This “impish and not very charitable old lady” — whose husband, a career officer, had died in the first battle of 1914, gallantly charging Maxim guns and Mausers, as if he were at Austerlitz – was largely responsible for imbuing the young Venner with the “martial culture” that would later shield him from the infamies of bourgeois France.

Women, he held, are responsible for transmitting tradition in the family and his grandmother seems to have played this role in his life.


In the late 1940s, at the tender age of 14, Venner (bored with school and perhaps unhappy with his family) ran off to join the Foreign Legion. After jumping a train to Marseille and then storing away on a ship to Ajaccio, he was apprehended by French authorities once he reached North Africa. He would spend the next two days and nights in the central commissariat of Ajaccio, before being escorted home. Throughout this adventure, he tells us in his memoir, his grandmother’s revolver, which filled him with “a heady sense of freedom” and obviously emboldened him in his daunting enterprise, remained strapped to his chest, hidden under his clothing.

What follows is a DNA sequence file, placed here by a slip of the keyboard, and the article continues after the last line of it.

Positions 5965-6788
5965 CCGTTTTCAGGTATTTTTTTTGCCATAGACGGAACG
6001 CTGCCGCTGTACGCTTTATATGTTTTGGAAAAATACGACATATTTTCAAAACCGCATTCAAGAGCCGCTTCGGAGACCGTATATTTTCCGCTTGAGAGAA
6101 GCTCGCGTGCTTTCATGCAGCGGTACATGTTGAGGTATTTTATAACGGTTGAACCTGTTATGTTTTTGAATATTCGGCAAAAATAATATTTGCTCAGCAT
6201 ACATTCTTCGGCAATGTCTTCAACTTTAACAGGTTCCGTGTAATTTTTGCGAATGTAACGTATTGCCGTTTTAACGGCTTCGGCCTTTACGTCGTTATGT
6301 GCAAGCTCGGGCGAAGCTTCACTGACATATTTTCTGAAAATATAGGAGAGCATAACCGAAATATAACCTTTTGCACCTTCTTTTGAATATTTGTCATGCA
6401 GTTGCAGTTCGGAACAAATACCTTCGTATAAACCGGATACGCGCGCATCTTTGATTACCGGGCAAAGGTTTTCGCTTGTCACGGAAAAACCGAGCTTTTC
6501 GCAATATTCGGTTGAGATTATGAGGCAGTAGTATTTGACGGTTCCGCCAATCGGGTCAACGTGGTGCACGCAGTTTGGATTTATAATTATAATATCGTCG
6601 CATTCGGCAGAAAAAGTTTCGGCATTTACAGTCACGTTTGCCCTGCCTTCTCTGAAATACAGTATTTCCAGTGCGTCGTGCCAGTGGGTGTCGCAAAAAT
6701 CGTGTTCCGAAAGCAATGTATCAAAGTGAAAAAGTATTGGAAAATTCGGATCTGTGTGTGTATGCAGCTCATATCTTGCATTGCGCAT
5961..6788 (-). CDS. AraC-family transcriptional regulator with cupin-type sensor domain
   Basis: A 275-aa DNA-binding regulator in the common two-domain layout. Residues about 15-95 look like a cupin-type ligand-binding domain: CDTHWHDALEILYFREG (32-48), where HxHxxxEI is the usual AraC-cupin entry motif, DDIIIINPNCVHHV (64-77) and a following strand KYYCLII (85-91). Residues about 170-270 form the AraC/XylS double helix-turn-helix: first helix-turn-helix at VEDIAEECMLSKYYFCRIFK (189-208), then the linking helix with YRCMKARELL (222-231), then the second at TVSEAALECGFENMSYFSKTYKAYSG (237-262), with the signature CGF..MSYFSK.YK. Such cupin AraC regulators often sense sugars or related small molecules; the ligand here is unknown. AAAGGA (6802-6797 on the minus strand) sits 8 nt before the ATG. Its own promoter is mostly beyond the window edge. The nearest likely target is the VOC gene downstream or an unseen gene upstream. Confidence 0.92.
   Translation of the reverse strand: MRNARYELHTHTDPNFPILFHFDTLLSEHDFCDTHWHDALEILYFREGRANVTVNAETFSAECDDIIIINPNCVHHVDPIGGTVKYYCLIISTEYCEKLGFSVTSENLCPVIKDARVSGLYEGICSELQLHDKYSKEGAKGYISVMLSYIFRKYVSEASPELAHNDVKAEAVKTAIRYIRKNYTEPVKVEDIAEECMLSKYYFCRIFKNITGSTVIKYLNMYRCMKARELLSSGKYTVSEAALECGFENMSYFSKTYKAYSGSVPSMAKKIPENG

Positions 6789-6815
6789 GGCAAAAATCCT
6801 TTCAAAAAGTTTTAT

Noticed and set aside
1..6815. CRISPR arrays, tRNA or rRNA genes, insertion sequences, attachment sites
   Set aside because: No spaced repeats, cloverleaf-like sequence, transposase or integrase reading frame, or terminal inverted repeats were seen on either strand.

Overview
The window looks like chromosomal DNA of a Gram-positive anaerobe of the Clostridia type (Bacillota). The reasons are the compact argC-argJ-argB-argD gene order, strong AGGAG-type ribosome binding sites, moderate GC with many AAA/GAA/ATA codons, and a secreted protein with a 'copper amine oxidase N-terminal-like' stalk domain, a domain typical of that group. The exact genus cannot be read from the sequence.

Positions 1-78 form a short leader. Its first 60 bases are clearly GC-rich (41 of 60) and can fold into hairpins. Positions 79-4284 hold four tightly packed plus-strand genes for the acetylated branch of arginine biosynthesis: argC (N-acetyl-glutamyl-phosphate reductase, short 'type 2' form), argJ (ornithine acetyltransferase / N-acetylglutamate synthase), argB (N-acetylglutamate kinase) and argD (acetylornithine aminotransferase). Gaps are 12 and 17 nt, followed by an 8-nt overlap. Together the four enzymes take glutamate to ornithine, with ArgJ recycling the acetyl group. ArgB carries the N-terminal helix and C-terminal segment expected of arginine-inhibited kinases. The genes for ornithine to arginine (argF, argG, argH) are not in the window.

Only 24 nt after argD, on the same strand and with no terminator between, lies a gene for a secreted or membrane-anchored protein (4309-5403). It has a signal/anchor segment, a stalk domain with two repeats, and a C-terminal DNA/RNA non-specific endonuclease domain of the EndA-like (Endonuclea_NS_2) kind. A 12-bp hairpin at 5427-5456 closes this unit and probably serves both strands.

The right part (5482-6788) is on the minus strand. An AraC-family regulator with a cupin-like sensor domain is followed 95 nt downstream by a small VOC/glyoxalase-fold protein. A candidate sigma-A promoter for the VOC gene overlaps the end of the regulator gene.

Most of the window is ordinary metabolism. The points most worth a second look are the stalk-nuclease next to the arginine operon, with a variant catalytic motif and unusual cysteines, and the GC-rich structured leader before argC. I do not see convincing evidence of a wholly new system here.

He had discovered the revolver in her house almost accidentally. But it had an immediate and consequential effect on him. Though small and fitted for a woman’s hand, the weapon was a serious one. “Marvelously heavy,” it unbalanced him at first, struck as he was by its evident power and “aesthetic perfection.”

Aesthetics was indeed fundamental to Venner. In Le Coeur rebelle he says beauty, not ideas, had formed, at a very early age, “the heart of his heart.” (His few years at college – after a decade as a paratrooper in French Algeria; after numerous ideological and street battles at the head of the Parisian droite révolutionnaire in the late 1950s and ‘60s; and after becoming a hunted member of the outlawed OAS, a prisoner of De Gaulle, and a founder of the ENR – were spent studying art history.)